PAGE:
The primary job of a college or university is to teach students about a potential career and help them graduate. Several local colleges and universities announced progress in recent days on that front, with assistance from big-time donors.
Here are details about some of this, changes at the University of West Georgia, and a new report on an enrollment decline in one key area in the latest AJC On Campus:
Busy times at the University of West Georgia
November has been an interesting month for the University of West Georgia. First, the university sent notices to some faculty members that their contracts may not renewed because of a budget gap. The university held a meeting on its Carrollton campus a few days later to discuss the university’s finances and to apologize for how it initially explained the situation. No faculty cuts, students said at the meeting.
Meanwhile, some students accused a Carrollton police officer of using excessive force during an arrest.
On Wednesday, an announcement came that its interim president, Micheal Crafton, is resigning at the end of the semester. Crafton is returning to the faculty, a statement said. Stuart Rayfield, the University System of Georgia’s Vice Chancellor for Leadership and Institutional Development will become interim president until a new president is announced. A national presidential search is currently underway, system officials said.
International student enrollment decline
The number of international students taking college courses declined last year by about 20,000 students, to 872,214 nationwide, according to an annual report released Monday. New international students also declined for the third consecutive year. In Georgia, the number of enrolled students increased by about 4% to more than 23,000. Many educators say the national decline is a problem because these students often serve as teaching assistants and many stay in the United States to start businesses.
More money for Morehouse
Morehouse College, which recently disclosed some financial troubles, is eager to have more weeks like this on the fundraising front. On Monday, the Atlanta college announced it received a $1 million grant to recruit and retain faculty. (Neighboring Spelman College received two grants totaling $1 million for the same purposes.) On Tuesday, Morehouse announced it has received $2 million from the Mitchell Kapor Foundation to recruit students, expand academic programs and fund scholarships. The foundation’s goals are to improve diversity in the technology industry.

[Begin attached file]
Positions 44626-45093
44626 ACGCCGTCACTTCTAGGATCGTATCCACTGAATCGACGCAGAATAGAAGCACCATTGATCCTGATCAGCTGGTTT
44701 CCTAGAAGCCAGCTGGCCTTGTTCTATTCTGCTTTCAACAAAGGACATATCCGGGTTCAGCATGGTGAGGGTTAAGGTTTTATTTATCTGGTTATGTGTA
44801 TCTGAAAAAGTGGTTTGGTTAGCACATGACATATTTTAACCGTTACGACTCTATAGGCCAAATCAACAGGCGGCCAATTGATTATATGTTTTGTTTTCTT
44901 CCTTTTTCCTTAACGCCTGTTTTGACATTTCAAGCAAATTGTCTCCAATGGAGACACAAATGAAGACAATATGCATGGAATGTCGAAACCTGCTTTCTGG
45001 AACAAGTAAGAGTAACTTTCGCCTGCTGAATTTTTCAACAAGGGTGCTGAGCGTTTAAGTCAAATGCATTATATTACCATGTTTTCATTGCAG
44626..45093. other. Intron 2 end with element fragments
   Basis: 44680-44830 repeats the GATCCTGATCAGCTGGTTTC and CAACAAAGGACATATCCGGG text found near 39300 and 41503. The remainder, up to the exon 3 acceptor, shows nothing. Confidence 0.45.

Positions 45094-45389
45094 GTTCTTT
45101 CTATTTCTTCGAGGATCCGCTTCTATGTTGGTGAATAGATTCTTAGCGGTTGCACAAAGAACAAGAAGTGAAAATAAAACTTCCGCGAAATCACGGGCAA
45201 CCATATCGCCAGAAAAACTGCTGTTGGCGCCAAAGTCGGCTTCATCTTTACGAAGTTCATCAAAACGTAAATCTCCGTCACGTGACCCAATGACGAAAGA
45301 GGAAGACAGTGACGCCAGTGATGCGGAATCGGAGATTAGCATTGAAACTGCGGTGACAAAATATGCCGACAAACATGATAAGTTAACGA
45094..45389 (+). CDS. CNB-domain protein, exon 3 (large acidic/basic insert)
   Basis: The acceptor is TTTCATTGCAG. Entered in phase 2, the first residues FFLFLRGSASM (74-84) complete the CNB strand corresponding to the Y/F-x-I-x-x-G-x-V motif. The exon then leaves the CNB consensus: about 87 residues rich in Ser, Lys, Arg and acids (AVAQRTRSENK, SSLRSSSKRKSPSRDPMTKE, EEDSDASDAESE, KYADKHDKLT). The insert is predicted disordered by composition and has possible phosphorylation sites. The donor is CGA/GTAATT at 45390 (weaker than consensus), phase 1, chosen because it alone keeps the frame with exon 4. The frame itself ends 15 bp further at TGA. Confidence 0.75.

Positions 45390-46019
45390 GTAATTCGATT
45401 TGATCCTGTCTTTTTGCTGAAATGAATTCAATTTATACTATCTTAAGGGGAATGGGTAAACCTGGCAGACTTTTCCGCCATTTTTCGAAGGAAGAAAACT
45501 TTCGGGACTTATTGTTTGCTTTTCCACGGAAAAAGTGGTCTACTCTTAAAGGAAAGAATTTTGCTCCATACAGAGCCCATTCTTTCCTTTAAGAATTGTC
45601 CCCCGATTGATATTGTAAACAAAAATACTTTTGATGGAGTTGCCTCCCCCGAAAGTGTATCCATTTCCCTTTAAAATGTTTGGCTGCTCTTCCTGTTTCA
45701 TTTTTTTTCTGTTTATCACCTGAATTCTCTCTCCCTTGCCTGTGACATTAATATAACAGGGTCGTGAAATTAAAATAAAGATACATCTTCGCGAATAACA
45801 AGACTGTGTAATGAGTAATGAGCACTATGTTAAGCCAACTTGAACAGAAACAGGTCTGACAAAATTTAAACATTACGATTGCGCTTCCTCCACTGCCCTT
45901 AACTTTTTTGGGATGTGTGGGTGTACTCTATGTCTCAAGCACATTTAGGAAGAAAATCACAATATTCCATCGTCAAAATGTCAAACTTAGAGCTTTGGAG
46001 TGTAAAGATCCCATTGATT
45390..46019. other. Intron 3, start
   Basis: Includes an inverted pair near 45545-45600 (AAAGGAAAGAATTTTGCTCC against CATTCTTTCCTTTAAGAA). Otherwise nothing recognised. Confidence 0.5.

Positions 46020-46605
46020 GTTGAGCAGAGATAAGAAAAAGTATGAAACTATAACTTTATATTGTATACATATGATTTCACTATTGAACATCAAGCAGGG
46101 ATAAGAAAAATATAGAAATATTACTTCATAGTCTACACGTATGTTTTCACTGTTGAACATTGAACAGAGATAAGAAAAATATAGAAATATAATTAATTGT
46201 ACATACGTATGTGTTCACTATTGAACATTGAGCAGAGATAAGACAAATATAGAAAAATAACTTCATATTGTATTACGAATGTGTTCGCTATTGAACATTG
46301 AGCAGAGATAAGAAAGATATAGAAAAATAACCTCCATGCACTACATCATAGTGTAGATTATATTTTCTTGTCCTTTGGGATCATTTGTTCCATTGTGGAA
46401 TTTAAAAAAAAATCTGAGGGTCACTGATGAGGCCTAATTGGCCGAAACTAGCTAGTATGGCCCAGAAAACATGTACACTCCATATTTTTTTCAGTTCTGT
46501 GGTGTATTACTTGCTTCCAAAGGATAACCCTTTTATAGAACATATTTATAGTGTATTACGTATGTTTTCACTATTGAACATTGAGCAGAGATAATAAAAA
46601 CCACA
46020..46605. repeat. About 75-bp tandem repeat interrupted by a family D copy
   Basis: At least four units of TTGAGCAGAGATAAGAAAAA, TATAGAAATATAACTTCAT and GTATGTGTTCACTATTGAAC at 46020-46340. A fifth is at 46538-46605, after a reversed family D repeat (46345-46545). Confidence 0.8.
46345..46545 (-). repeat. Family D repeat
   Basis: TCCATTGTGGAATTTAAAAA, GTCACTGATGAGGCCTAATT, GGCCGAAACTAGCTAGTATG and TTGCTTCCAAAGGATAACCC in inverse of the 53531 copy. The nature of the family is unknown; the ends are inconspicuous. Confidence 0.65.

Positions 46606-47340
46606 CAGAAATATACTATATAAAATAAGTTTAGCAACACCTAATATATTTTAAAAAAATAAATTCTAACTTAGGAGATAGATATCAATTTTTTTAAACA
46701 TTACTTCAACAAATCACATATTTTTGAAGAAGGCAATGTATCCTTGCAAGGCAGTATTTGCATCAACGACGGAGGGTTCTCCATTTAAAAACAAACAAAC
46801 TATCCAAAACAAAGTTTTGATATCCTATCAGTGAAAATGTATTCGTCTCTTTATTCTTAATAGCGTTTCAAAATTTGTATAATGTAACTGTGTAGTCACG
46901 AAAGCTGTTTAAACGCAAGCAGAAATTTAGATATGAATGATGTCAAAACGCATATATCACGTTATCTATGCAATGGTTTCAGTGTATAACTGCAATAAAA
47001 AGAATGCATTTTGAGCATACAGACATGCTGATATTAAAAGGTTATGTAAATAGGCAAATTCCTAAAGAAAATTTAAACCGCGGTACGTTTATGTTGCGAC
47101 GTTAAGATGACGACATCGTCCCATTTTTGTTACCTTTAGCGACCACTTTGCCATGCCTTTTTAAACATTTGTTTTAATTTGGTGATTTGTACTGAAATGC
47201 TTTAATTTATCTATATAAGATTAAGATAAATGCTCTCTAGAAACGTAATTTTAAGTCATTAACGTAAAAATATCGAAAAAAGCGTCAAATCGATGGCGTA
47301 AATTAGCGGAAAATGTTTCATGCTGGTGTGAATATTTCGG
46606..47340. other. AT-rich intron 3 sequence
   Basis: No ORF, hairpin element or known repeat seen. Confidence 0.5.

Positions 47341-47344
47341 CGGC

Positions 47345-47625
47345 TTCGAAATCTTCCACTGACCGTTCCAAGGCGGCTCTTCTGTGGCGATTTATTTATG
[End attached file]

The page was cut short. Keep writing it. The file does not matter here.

Democratic presidential candidates everywhere
Students at the Atlanta University Center campuses have plenty of opportunities this week to learn about some of the Democrats running for president who are in town for their big debate Wednesday night. Pete Buttigieg, the mayor of South Bend, Ind., held a rally Monday evening at Morehouse College. Vermont U.S. Senator Bernie Sanders has a midday rally Thursday at Morehouse. Massachusetts U.S. Senator Elizabeth Warren has a rally Thursday evening at Clark Atlanta University.
Georgia State students help with debate set up
Speaking of the debate, 40 Georgia State University students are working as showrunners, production assistants, public relation specialists and lighting assistants for the debate.
Anti-abortion group vs. Georgia State
You may remember a group called Created Equal, which describes itself as anti-abortion, recently posted signs of what it says are aborted fetuses on Georgia’s four largest, public universities to sway students to their side. The organization is angry at Georgia State officials, who they say sent a message to students before Created Equal’s visit that disparaged the organization and complained that some faculty tried to censor them. Created Equal wants an apology.
College Scorecard changes
The U.S. Department of Education announced Wednesday it has updated its College Scorecard website, which contains information about student outcomes, costs and demographics. Browsers can now look up median incomes of graduates in various majors and student debt for any school. The website also has acceptance rates, median ACT/SAT scores and enrollment by the largest majors. The University System of Georgia added similar information to its website earlier this year.
UGA increases emergency financial support for graduate students
The University of Georgia is tripling the size of a special emergency fund to support critical and unexpected financial needs of its graduate students. President Jere Morehead said he will set aside $100,000 this year, and another $100,000 next year, in private funding to support the Graduate Student Emergency Fund. The fund provides one-time financial assistance to enrolled graduate students facing temporary hardship related to an emergency situation. Students can get up to $2,000 from the fund. UGA has nearly 7,500 master’s and doctoral students this fall, a 15% increase from five years ago, state data shows.
Clayton State’s financial campaign update
Clayton State University said it has surpassed a goal it set for a three-year fundraising campaign. The university raised nearly $16 million for its Greater In Mind campaign, which it said is used to improve affordability. The initial goal was $12 million.
Arthur Blank Foundation’s $50 million contribution
We typically focus on metro Atlanta colleges, but wanted to share this additional item. The Arthur Blank Family Foundation has agreed on a $50 million grant to Babson College to establish the Arthur M. Blank School for Entrepreneurial Leadership. Arthur Blank is a graduate of the college, located in Wellesley, Massachusetts. The foundation said it awarded Bobson the grant not only because of Blank’s connection with the college, but because of its work to grow entrepreneurial leaders.
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